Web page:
Define genetic drift in biology
In wild populations, there are always relatively common and relatively rare alleles. Small populations are at risk of losing genetic variation much faster than large populations.
While common alleles generally tend to remain common, rare alleles are likely to be randomly lost in subsequent generations. Consider how each parent only passes on half of their genetic code to each child; this means that the ability of the persistence of the rare allele depends on how many individuals carry it, which individuals produce offspring, and how many offspring these individuals produce.
Another important factor is population size: in any small population, only a limited number of individuals can carry a single allele, so the smaller the population, the greater the likelihood of alleles being lost to the next generation. This loss of alleles is called genetic drift.
How does genetic drift affect a population?
While genetic drift causes a loss of genetic diversity, there are instances where populations show no obvious negative effects. This may have been the case with female elephants in Addo Elephant National Park in South Africa.
Hunting killed the entire population from time to time; when they were properly protected in 1931, only 11 animals remained, including eight females. Of these eight females, at least four were tuskless, while only two or even three females had both tusks.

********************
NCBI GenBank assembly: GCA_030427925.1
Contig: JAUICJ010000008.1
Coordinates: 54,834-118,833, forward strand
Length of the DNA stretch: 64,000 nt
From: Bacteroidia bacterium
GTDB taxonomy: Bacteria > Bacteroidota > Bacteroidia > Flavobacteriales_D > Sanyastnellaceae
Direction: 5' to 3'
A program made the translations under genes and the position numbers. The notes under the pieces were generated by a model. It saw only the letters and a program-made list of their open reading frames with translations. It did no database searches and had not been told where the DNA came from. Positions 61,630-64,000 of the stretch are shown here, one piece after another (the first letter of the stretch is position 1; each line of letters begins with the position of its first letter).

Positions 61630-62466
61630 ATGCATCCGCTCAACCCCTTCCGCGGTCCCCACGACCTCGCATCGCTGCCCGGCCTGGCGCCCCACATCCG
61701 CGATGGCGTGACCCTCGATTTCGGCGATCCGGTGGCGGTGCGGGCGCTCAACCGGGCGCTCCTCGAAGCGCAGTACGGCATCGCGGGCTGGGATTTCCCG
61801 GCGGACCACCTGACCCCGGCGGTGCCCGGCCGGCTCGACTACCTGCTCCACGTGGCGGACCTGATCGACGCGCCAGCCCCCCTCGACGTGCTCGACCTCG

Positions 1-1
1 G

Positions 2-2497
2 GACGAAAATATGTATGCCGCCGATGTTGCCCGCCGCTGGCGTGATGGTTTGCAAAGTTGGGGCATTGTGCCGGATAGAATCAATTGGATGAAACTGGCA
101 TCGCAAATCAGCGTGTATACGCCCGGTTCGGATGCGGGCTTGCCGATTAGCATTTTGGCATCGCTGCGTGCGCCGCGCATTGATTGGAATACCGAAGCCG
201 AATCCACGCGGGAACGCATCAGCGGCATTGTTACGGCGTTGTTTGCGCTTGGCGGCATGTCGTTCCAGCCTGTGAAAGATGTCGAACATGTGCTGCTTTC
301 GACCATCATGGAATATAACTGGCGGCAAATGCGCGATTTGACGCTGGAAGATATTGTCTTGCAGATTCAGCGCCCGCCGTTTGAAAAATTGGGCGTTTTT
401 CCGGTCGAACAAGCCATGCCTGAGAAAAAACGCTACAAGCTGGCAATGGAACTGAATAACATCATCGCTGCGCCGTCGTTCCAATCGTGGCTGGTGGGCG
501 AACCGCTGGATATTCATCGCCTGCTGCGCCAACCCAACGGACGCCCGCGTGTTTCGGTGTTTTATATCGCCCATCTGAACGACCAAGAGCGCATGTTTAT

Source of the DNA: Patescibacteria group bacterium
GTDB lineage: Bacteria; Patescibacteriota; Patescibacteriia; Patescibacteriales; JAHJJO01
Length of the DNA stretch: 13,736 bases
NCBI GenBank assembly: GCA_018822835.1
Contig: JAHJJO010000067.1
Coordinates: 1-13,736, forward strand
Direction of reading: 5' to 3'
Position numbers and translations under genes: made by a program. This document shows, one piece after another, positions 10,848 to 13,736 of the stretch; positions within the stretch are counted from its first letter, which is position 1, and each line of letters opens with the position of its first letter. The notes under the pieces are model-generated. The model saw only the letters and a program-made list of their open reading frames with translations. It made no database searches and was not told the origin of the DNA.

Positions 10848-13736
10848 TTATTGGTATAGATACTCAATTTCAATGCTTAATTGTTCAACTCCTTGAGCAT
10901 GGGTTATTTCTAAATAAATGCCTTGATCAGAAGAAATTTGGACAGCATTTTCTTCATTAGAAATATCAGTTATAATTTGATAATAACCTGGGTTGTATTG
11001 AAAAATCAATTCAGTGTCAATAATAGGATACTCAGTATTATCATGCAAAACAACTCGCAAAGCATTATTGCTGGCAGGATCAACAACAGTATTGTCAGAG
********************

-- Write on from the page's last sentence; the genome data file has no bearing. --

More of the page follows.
Over the following decades, female Addo elephants showed increasing degrees of tusklessness; in 2002, only 2% of females had tusks (in comparison, 96-98% of female elephants would normally develop tusks.
We can therefore postulate that the allele responsible for the development of tusks in female elephants has become rare and that the gradual loss of female fangs is a sign of genetic drift.
While female Addo elephants show no known boundaries for being tuskless, the loss of alleles can also be devastating to the suffering population, if, for example, the lost alleles encode traits that would have enabled a species to adapt to a changing environmental condition.
It is important to note that genetic drift differs from natural selection. That is, genetic drift involves random changes in allele frequency, while natural selection involves changes in traits in response to sexual selection or specific environmental conditions.
For example, small tusk size in some heavily hunted elephants in Africa is a selective pressure in response to hunting favoring large fangs, distinct from female Addo elephants that have lost their tusks even in the absence of selective hunting pressures.